The Last of Us Day 2022: Photo Mode Collection
 September 26, 2022

The Last of Us Day 2022: Photo Mode Collection

Sharing some of our favorite community submissions from #TLOUPhotoMode, and offering some Photo Mode tips from the Naughty Dog team

It’s humbling to regularly see fan creations from the world of The Last of Us. Our developers spend years crafting the story, characters, world, and sound of our games. And it is always an immense privilege to see our characters and world come to life or reimagined in fanart, cosplay, tattoos, and everything in between. For those who play The Last of Us, one of the most accessible forms of artistic experimentation and expression is Photo Mode – and we’ve been so happy to see this community flourish.

It’s no secret: we love Photo Mode. When we took a deeper dive with developers and Virtual Photography (VP) community members, we found that it’s not about simply grabbing a screenshot. The creative goals, the lighting, the model adjustments, the placement – just like traditional photography, so many elements are considered when capturing a memorable shot. More than anything, it delights us to see photographers’ personalities expressed through their Photo Mode shots. Learning what subjects people are drawn to is an absolute joy, and it’s a pleasure to see Photo Mode photographers’ passion and talent on display year-round. We adore watching your talent grow, and we love the joy that is shared among the community when sharing these photos.

For The Last of Us Day 2022, we asked Photo Mode fans to use #TLOUPhotoMode and tag us on Twitter and Instagram. We selected a few of our favorites for a digital scrapbook. And to help inspire you on your continuing virtual photography adventures, some of the Naughty Dog team contributed their personal Photo Mode shots, as well as some tips on how to compose beautiful photos of your own.

#TLOUPhotoMode Community Submissions

It is a consistent joy to look through all of the incredible Photo Mode pictures our community takes year-round, and it was particularly heartwarming to go through all of your wonderful submissions for this year’s TLOU Day Photo Mode community album. With photo modes in The Last of Us Remastered, The Last of Us Part II, and now The Last of Us Part I, we are so thrilled to see all the different locations, characters, and elements of our worlds you’ve beautifully captured with your collective virtual photography skills.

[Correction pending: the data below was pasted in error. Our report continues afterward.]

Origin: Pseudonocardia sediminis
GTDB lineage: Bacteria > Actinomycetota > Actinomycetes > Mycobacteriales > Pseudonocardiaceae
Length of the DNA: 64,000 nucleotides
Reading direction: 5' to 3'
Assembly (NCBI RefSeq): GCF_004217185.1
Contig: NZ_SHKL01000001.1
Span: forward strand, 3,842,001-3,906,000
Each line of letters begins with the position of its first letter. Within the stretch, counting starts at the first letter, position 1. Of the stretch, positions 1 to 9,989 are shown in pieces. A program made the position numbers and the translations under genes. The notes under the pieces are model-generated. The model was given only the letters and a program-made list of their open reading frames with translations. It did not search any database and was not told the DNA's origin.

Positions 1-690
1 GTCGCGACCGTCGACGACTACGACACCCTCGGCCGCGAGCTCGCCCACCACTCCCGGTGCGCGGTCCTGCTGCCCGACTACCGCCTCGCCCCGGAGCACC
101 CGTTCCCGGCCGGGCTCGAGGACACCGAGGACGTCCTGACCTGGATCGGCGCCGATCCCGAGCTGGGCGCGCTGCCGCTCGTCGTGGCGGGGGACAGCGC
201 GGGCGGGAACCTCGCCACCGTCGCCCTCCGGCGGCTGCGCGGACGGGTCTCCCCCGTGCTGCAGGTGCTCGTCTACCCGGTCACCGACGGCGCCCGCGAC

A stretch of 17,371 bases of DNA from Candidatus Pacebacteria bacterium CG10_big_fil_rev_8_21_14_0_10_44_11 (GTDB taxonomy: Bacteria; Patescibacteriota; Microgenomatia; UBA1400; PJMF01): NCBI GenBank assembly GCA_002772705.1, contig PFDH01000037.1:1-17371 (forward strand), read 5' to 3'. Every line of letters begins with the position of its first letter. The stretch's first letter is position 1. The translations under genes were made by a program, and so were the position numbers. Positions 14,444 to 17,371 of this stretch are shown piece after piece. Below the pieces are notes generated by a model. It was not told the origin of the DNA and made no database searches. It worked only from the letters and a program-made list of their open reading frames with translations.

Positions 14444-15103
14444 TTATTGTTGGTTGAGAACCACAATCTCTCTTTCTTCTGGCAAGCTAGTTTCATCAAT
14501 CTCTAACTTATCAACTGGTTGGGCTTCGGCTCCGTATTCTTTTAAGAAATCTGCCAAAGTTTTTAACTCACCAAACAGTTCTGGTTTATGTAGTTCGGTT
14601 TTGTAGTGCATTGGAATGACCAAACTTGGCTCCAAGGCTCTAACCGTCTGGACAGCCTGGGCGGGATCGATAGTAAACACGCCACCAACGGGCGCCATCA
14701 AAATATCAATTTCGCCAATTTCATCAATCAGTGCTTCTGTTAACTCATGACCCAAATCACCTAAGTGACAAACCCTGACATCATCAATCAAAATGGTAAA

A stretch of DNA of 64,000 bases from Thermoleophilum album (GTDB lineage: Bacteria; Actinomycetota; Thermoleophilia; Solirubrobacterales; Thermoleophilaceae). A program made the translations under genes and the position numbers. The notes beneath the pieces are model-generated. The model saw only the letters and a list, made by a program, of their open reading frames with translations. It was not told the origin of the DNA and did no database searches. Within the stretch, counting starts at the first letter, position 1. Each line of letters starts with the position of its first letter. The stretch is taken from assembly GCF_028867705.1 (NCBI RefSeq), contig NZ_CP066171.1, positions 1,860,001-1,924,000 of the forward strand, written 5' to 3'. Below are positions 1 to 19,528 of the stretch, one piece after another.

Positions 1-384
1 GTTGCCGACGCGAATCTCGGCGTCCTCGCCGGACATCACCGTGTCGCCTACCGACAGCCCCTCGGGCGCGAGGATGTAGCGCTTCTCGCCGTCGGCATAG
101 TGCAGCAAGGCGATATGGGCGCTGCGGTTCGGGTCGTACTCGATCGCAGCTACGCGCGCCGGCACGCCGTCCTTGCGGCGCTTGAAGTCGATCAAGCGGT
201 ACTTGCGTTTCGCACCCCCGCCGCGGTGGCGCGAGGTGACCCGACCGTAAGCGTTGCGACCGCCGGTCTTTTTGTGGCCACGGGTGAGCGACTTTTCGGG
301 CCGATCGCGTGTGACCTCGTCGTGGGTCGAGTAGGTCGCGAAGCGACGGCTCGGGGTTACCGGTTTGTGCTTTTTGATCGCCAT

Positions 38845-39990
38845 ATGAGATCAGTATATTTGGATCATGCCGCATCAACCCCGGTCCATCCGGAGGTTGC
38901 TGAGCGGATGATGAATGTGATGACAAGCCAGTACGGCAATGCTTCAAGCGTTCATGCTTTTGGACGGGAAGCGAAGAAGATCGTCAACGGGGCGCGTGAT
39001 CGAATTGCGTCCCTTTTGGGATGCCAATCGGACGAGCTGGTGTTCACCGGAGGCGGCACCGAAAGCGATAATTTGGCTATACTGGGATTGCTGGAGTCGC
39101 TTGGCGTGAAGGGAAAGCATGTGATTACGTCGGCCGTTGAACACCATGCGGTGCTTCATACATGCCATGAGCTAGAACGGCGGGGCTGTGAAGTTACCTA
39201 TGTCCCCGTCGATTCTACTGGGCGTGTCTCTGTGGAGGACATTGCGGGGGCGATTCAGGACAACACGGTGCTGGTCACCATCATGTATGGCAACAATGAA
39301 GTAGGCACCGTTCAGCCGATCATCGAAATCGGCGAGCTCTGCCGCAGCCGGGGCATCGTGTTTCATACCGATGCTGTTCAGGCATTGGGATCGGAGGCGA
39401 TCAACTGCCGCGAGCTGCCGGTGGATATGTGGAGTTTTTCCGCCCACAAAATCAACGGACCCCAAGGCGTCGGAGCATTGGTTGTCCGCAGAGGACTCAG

With that in mind, we’ve selected a few of our favorites from the many impressive photos you all took. Thank you to everyone who submitted this year, and please continue to share your favorite Photo Mode pictures with us on Twitter and Instagram.

Thank you to everyone who submitted! There were so many awe-inspiring submissions and talented Virtual Photographers. The featured Photo Mode submissions above are by: @coalabr14, @Ceraphyte, @andre_revolution, @amaphotomode, @1saiahmercado, @EclipsedFantasy, @fearnefilms, @gazdous, @KMBsVP, @jgoring90, @nahHermes, @NotTheBadTrump, @Photoingame, @TheJules13, @tlou_photos, @YouSpoonyBardd

    Naughty Dog Photo Mode Tips

    The Naughty Dog team doesn’t just love seeing your Photo Mode shots - we love taking our own, too! The feature is a favorite to use for many of us, as we get to explore and see our games in a new light even after years of working on them. And because we know how many of you out there love to take in-game photos, too, but may not know where to start, some of our incredible team have offered up their tips and tricks so that you’ll be taking photos you’re proud of in no time.

    Photo by Ryan Chan, Senior Cinematographer
    "Oftentimes, having a strong subject in your frame is a good way to get a strong photo. Here, we’re using the leading lines of the buildings and a strong backlit silhouette to draw focus to Joel as he balances along a plank. I also love using a more vertical frame like Film 2 to accentuate the tallness of the buildings, and using the Vintage filter to add a filmic look to match the frame." - Ryan Chan, Senior Cinematographer
    Photo by Ryan Chan